Conducting the vacate process in a thorough and proper way ensures less stress for both landlord and tenant. This is usually the time when conflicts and disputes may arise, but if you set a standard and follow the best practices, you should be able to conduct an efficient vacate process.
The vacate inspection
Talk to your tenant prior to the vacate inspection about the particulars of the process. Agencies have different vacating practices and you want to clarify your own expectations as landlord.
Always look to state regulations when conducting the vacate process. For example, in Queensland, the Residential Tenancies and Rooming Accommodation Act 2008 states that tenants are expected to leave the property in the same condition as it was at the start of the tenancy with the exception of normal wear and tear.
To avoid conflicts and disputes, it is best the landlord and tenant are on the same page. As a landlord, you can plan in advance. Provide the tenant with an exit condition report, cleaning checklist and recommendations of cleaners in case they do not want to clean the property themselves.
Be sure tenants complete any forms needed prior to the inspection. For example, the exit condition report is a requirement in Queensland for the tenant to fill up. This allows you, the landlord, to compare the exit report to the report filled at the beginning of the tenancy. Photos should be included as well.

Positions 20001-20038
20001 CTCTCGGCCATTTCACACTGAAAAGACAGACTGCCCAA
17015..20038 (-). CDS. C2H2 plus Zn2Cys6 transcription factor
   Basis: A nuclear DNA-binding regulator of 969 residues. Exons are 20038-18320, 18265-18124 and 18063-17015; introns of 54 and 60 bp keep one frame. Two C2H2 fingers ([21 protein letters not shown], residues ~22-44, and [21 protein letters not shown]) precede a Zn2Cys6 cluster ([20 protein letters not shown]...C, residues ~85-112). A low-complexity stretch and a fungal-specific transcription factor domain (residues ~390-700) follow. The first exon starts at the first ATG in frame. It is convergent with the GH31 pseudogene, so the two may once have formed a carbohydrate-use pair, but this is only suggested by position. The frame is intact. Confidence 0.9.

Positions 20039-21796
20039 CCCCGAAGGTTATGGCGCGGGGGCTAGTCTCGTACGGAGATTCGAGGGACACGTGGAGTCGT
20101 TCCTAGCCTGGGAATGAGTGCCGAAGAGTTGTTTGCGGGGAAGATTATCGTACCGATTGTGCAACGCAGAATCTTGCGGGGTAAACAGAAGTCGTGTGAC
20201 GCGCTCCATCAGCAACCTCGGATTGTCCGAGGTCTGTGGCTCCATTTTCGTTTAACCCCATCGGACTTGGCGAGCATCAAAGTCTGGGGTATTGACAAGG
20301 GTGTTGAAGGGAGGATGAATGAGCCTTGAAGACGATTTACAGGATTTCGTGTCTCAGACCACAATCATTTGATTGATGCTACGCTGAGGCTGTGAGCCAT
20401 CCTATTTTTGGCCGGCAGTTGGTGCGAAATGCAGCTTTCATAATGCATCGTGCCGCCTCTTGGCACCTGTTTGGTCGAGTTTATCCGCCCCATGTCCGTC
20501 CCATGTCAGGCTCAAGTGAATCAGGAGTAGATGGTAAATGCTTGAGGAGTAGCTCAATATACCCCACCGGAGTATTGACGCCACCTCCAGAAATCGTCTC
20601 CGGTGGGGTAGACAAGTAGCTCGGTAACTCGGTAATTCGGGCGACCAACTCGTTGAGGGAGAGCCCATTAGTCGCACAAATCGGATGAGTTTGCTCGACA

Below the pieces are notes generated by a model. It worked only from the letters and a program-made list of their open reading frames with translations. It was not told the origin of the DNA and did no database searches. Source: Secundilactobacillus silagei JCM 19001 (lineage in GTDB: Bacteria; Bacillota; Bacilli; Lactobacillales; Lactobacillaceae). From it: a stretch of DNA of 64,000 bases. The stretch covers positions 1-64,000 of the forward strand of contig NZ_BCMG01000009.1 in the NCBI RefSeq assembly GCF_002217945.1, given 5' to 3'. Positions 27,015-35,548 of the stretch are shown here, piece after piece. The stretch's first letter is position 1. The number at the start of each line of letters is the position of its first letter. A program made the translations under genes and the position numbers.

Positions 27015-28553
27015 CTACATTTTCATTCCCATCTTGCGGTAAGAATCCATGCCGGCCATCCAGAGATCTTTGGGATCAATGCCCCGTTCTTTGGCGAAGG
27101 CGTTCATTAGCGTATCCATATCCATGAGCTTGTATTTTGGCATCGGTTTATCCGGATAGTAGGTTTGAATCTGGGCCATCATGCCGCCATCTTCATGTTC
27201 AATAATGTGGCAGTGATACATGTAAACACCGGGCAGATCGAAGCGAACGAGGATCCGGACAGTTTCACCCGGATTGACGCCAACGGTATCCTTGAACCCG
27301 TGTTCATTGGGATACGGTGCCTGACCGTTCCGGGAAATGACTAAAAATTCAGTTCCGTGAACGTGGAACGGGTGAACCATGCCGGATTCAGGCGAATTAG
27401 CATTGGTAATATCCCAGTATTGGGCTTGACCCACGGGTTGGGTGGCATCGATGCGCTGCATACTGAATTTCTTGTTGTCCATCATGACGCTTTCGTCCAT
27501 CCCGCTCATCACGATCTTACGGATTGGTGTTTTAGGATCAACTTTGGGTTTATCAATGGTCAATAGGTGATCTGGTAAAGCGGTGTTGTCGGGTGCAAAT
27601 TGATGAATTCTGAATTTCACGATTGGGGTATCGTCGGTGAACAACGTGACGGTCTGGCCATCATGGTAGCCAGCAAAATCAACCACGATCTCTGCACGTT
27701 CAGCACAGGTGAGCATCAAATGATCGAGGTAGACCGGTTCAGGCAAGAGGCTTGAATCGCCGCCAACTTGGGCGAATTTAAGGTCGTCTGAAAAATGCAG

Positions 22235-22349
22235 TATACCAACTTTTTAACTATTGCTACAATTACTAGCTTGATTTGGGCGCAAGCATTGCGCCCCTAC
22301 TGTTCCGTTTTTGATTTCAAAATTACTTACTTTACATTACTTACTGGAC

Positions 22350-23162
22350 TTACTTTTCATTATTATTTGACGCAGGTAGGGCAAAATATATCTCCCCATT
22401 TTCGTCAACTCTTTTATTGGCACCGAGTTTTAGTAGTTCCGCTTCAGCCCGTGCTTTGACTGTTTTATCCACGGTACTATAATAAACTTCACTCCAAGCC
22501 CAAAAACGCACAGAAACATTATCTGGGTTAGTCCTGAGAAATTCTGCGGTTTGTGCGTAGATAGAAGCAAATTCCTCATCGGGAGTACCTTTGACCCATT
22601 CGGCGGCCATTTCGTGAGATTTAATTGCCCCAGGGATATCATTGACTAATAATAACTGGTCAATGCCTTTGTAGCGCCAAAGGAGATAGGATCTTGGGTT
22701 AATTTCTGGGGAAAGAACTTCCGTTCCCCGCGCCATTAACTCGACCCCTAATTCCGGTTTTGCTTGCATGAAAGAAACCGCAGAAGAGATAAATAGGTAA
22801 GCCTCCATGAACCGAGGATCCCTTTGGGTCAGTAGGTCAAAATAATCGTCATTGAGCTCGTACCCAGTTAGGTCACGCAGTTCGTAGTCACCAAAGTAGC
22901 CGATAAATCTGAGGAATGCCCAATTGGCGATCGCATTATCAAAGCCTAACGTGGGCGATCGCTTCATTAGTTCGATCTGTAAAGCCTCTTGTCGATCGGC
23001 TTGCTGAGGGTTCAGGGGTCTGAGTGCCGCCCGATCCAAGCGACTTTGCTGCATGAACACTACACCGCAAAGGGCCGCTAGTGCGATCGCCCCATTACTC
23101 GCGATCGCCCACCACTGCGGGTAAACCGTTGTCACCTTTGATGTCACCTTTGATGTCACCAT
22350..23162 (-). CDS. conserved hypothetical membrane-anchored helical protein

A rental bond is a security deposit paid at the start of the tenancy. Has the tenant paid all the rent that is due? If not, you may need to claim an amount higher than the bond. This is also possible if the tenant has caused damage, did not do general cleaning at the end of the tenancy or did not fulfill a part of the tenancy agreement.
If you will be claiming the bond, inform your tenant and complete the legal requirements. In Queensland, for example, you must submit a Refund of Rental Bond via the Residential Tenancies Authority (RTA) website.
If the tenant does not dispute the claim to the bond, it will be paid to the property owner or property manager. If any additional money is owed, an agreement can be reached between owner and tenant. Some parties opt to negotiate a payment plan should the tenant be unable to pay the full amount at once.
Whatever agreements you make, always be sure to put it in writing and see that all parties sign it. If ever you and the tenant are unable to come to an agreement, then you can attempt to resolve the issue through the state. In Queensland, you would need to submit a Dispute Resolution Request via the RTA and apply to seek an order for the outstanding money from the Queensland Civil and Administrative Tribunal (QCAT).
If the tenancy agreement for a property is terminated and the tenant still has some belongings left in the property, the lessor is authorised to sell the goods by auction or dispose of them, according the Queensland RTRA Act. This can only be done if the market value of the goods is less than $1500; the storage of the goods would be unhealthy or unsafe or cause substantial market value depreciation; or the cost of removing, storing and selling the goods would be more than the proceeds from the sale.